Out of the clear blue whatever, I decided to watch only silent movies for the month of February. (Yes, that means no TV.) With an arbitrary upper limit of around 60ish titles – mostly features, some exceeding 3 hours, as well as a few shorts – here’s a rough sketch of my program sorted by available format or outlet:

[* means I’ve seen it already]

DVD, Blu-ray, or Other:

  • Asphalt (Joe May)*
  • The Docks of New York (Josef von Sternberg)*
  • The Last Command (Josef von Sternberg)*
  • Underworld (Josef von Sternberg)*
  • Les Vampires (Louis Feuillade)*
  • Fantômas (Louis Feuillade)*
  • Nana (Jean Renoir)*
  • Whirlpool of Fate (Jean Renoir)
  • The Late Mathias Pascal (Marcel L’Herbier)
  • Harakiri (Fritz Lang)
  • The Wandering Shadow (Fritz Lang)
  • Four Around a Woman (Fritz Lang)
  • Street Without End (Mikio Naruse)*
  • Every Night Dreams (Mikio Naruse)*
  • Apart From You (Mikio Naruse)*
  • Flunky, Work Hard! (Mikio Naruse)*
  • Die Nibelungen (Fritz Lang)*
  • The Spiders (Fritz Lang)*
  • Modern Times (Charles Chaplin)*
  • Street Angel (Frank Borzage)*
  • Lazybones (Frank Borzage)
  • Lucky Star (Frank Borzage)*
  • Battling Butler (Buster Keaton)*
  • The House on Trubnaya Square (Boris Barnet)*
  • Seduction (aka Erotikon) (Gustav Machaty)
  • Tartüff (F.W. Murnau)
  • The Strong Man (Frank Capra)
  • Grandma’s Boy (starring Harold Lloyd)
  • The Iron Horse (John Ford)
  • Days of Youth (Yasujiro Ozu)*
  • Robin Hood (starring Douglas Fairbanks)
  • The Cameraman (Keaton/Sedgwick)*
  • October (Sergei Eisenstein)
  • The Wedding March (Erich von Stroheim)*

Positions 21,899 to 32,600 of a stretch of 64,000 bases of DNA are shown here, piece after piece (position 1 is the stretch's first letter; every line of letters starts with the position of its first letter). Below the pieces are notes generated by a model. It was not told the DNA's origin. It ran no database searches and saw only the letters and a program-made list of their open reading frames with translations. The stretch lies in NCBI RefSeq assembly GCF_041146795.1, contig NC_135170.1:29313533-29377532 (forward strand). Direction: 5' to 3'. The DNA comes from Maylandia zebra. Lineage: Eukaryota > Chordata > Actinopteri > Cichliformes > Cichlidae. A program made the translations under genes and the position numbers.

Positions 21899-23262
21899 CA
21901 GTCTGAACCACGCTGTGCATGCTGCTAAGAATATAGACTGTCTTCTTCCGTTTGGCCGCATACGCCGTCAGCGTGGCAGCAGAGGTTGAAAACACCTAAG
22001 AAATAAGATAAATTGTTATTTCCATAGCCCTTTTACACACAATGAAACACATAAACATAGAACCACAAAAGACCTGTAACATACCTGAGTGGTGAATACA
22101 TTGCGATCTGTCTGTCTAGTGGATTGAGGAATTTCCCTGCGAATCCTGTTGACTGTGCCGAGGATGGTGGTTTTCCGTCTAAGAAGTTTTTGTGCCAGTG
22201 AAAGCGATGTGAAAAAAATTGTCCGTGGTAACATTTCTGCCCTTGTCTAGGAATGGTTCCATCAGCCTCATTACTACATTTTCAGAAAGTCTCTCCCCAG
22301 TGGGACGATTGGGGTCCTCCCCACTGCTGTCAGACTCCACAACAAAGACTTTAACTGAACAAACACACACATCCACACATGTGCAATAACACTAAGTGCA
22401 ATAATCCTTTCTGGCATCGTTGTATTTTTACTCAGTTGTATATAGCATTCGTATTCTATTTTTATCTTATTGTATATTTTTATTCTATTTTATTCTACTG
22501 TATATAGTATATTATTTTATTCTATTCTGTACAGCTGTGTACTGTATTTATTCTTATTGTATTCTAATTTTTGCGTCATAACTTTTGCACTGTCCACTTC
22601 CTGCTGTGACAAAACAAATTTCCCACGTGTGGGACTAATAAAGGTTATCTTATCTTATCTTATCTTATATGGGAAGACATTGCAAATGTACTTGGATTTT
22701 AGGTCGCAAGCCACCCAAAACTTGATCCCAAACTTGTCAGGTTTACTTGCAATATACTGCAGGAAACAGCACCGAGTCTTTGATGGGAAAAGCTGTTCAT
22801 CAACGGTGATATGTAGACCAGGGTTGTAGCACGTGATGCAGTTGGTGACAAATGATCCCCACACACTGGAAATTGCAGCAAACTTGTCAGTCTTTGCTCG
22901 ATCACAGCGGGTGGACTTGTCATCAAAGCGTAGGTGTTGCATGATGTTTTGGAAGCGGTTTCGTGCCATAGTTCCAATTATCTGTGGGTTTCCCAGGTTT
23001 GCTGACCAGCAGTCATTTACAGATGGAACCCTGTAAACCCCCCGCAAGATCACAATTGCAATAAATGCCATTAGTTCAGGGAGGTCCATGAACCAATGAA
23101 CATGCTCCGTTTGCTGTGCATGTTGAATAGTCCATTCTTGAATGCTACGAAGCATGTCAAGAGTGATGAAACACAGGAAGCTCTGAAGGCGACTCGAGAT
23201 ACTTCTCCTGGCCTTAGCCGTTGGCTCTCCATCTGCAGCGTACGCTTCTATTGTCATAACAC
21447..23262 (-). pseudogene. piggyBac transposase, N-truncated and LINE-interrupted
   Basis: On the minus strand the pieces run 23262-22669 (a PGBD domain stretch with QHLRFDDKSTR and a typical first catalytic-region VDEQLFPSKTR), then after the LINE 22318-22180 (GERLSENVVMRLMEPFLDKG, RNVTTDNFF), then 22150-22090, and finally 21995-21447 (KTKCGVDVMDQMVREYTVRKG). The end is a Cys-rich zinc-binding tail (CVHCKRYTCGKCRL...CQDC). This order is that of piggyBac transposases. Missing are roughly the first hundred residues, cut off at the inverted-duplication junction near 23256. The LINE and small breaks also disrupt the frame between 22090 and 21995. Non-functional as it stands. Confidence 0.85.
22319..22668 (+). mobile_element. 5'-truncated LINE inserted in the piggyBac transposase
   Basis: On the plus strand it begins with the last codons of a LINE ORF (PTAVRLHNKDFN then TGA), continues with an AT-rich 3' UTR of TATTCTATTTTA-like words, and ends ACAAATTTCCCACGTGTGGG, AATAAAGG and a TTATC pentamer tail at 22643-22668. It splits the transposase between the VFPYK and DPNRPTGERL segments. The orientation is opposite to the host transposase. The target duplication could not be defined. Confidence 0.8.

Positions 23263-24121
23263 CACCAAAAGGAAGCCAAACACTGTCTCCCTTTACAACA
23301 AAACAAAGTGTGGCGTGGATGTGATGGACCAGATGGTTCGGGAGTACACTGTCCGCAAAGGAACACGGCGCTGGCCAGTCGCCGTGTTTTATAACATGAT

• Zvenigora (Alexander Dovzhenko)
  • The Bridge (Joris Ivens)
  • Four Sons (John Ford)
  • Straight Shooting (John Ford)
  • Bed and Sofa (Abram Room)*
  • Miss Mend (Boris Barnet and Fedor Ozep)
  • Leave ‘Em Laughing (with Laurel & Hardy)
  • Hangman’s House (John Ford)
  • Daydreams (Yevgeni Bauer)
  • Ménilmontant (Dimitri Kirsanoff)
  • The Ring (Alfred Hitchcock)
  • The Lodger (Alfred Hitchcock)
  • The Rat’s Knuckles (Leo McCarey)


  • Nosferatu (F.W. Murnau)*
  • The Thief of Bagdad (Raoul Walsh)*
  • Dr. Mabuse, der Spieler (Fritz Lang)*
  • Strike! (Sergei Eisenstein)*
  • The Wildcat (Ernst Lubitsch)
  • I Don’t Want to Be a Man (Ernst Lubitsch)
  • Anna Boleyn (Ernst Lubitsch)
  • The Doll (Ernst Lubitsch)*
  • Sumurun (Ernst Lubitsch)


  • assorted Charles Chaplin shorts (some *)
  • assorted Harold Lloyd shorts (some *)
  • Safety Last! (Fred C. Newmeyer and Sam Taylor)*
  • Speedy (Ted Wilde)
  • Master of the House (Carl Theodor Dreyer)*
  • A Woman of Paris (Charles Chaplin)
  • The Passion of Joan of Arc (Carl Theodor Dreyer)*
  • Walk Cheerfully (Yasujiro Ozu)*
  • That Night’s Wife (Yasujiro Ozu)*
  • A Straightforward Boy (Yasujiro Ozu)*

A few thoughts. In terms of acclimation, I don’t see any difficulty in the undertaking – as you can see, I’m no stranger to silent cinema. The only challenge will be the sheer number of titles. As I was jotting them down on paper, it dawned on me that I could easily make a list two or three times as long, and scratch only the surface of what’s immediately available to any cinephile who cares to look around the internet for a few minutes.

You might notice there’s nothing here by Griffith, Méliès, or the Lumières, to begin with. It’s not as if they were unworthy of inclusion. I merely began by looking at the later years of the silent era, allowed my thoughts to wander a little, spent a solid 10 minutes tracking John Ford silents on YouTube (spoiler: NOT MANY), and walked away from the list when it began to seem overwhelming. I could easily remain silent for March, and restrict myself to Griffith, Méliès, and the Lumières, among other unintentional omissions.

Heck, I could make a year of this. Anybody up for that?